Nicklaus already had the record for most majors when Watson won his first one, although Watson kept him from winning more. He beat Nicklaus twice in 1977, in the Masters and in the “Duel in the Sun” at Turnberry. He beat him again in 1981 at Augusta National and kept him from a record five U.S. Open titles in 1982 at Pebble Beach when Watson chipped in for birdie on the 17th hole.
McIlroy is 13 years younger than Woods. They have never gone head-to-head on Sunday in a major. Ultimately, that will be the measure. Along the way, however, McIlroy is stashing away large bits of confidence that few others could when Woods was at his peak.
There is no reason for McIlroy to be intimidated. His name on the leaderboard means just as much. He is a favorite in any color shirt.
Nick Faldo once explained why Woods had such a huge advantage in the majors. Faldo thought after the 1997 Masters that Augusta National would be the only place Woods could win a major because the golf course suited him and because it was the only major where the media was kept outside the ropes. Only later did he realize that Woods was the only one who could handle the commotion inside the ropes in the final round.
“Other guys will step into that arena one week and go back out,” Faldo said in a 2007 interview. “He’s there all the time. And good luck coming into his world.”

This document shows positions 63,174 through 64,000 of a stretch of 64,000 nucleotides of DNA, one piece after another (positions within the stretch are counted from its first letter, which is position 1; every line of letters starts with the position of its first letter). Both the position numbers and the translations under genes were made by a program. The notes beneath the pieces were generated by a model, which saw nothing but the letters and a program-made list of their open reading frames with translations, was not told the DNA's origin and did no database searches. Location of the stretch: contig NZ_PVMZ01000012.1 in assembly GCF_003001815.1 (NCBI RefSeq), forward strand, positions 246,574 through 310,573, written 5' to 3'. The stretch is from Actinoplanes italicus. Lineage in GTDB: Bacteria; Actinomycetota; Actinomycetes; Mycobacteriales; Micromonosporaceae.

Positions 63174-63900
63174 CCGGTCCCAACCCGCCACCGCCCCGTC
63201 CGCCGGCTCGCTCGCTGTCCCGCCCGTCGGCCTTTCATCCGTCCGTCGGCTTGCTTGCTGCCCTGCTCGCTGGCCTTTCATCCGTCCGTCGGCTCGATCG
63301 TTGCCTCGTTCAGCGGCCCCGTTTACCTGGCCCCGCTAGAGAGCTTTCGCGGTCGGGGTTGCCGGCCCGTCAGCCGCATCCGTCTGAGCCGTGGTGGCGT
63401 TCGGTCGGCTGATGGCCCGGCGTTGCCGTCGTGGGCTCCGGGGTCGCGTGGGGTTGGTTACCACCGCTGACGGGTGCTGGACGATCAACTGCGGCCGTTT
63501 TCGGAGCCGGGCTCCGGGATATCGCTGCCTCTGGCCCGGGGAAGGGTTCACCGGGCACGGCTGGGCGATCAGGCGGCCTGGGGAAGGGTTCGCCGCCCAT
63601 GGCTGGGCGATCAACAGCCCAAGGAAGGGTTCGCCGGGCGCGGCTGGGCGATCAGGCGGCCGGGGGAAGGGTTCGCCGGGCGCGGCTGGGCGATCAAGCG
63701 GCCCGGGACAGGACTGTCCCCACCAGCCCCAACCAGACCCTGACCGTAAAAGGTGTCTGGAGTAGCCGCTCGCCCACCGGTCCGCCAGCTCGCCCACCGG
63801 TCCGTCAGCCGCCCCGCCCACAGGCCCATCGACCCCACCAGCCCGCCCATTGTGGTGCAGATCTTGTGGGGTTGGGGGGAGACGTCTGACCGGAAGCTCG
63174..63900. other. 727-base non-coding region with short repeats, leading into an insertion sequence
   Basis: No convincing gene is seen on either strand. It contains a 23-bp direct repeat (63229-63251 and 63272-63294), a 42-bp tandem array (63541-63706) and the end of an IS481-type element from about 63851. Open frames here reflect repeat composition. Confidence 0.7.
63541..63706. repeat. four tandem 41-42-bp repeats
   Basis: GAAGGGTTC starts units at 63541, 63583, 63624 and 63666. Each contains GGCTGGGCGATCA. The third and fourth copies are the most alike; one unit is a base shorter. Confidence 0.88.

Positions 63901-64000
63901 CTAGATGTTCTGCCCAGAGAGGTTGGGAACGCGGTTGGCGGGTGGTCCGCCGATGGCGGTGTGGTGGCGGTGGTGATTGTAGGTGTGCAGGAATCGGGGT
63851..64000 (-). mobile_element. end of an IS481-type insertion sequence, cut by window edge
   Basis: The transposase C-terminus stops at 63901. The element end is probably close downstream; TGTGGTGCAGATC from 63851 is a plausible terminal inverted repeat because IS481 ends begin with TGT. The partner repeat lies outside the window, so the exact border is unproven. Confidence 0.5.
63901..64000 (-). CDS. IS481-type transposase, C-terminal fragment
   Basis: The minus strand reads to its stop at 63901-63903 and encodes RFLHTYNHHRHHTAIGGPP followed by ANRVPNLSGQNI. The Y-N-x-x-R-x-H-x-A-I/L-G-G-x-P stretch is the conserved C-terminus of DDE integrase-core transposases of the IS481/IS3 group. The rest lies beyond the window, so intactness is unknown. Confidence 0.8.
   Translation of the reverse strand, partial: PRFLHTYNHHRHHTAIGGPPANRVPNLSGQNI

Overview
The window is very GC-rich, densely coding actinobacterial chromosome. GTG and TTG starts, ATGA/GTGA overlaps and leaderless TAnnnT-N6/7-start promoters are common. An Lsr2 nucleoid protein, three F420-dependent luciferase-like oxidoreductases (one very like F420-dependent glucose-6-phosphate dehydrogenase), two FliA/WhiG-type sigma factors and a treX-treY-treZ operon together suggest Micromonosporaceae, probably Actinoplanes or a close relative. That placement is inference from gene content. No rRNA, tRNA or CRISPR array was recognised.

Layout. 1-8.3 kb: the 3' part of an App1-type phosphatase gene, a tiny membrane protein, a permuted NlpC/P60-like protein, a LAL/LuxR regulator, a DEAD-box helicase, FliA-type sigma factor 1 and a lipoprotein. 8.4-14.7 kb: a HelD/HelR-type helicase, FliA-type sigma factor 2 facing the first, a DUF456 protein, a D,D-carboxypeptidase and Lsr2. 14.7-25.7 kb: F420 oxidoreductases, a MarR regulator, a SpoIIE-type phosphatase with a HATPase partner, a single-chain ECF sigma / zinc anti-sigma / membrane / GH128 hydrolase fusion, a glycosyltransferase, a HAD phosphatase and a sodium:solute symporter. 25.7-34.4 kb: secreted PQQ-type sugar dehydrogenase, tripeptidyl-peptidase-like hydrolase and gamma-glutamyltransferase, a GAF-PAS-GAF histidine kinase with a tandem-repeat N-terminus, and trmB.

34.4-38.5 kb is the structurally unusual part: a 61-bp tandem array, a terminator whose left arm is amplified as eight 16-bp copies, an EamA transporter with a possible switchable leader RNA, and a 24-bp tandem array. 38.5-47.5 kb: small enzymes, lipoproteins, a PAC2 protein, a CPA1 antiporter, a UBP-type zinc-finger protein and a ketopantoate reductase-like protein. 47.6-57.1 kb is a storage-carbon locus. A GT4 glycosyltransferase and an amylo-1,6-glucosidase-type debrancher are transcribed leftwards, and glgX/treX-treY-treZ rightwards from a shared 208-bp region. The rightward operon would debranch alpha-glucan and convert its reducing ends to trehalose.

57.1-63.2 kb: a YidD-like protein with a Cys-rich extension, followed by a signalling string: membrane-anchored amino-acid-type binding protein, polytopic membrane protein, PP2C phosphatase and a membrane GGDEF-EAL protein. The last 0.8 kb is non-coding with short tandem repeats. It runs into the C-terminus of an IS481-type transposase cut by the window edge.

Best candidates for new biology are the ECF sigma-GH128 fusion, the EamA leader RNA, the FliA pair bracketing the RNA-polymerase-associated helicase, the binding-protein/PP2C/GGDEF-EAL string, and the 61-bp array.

McIlroy now has been atop the leaderboard 10 out of the last 40 rounds in the majors.
He has more experience than most his age, good and bad. What he took away from blowing a four-shot lead in the 2011 Masters was to set a target score. He set his target at 12-under par at Kiawah Island, played the final round without a bogey and did one better than that by finishing at 13-under 275.
“I feel these days when I give myself a chance to win one of these big tournaments, I can draw on the memories of Augusta, of Congressional, and now of today,” he said Sunday at Kiawah. “And know what I did out there, and know what to do again.”
Woods lost two full years because of the strife he created in his personal life, and then more leg injuries, and then hiring his third swing coach.
In handicapping Woods‘ chances of breaking the record, one popular analogy was that he would have to match Phil Mickelson’s career wins in the majors (four) just to tie the record. This never made much sense, though, because Woods and Mickelson never belonged in the same conversation when the topic was majors. Mickelson went 42 majors before he won his first. Woods had won 12 of them in the same span. They’re not the same player, then or now.
The main problem for Woods has been his head. His game is in great shape, and he knows it. He is pressing to win a major, to resume his pursuit of Nicklaus and shut up the critics. But this is the wrong game to try too hard. Maybe that’s one lesson to take away from Kiawah.
The bigger problem could turn out to be McIlroy.